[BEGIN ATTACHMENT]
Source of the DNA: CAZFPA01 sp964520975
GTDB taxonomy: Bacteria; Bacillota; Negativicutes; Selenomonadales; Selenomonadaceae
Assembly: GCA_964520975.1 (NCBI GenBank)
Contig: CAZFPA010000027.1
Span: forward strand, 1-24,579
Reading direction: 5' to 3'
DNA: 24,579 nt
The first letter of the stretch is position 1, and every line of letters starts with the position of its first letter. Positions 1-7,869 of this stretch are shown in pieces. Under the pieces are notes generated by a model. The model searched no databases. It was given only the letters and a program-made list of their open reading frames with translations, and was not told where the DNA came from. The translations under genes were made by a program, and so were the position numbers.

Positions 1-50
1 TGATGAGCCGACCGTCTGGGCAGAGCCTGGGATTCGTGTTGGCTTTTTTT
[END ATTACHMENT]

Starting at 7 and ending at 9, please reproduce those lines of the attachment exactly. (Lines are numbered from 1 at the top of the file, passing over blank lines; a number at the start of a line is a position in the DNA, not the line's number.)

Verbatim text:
DNA: 24,579 nt
The first letter of the stretch is position 1, and every line of letters starts with the position of its first letter. Positions 1-7,869 of this stretch are shown in pieces. Under the pieces are notes generated by a model. The model searched no databases. It was given only the letters and a program-made list of their open reading frames with translations, and was not told where the DNA came from. The translations under genes were made by a program, and so were the position numbers.

Positions 1-50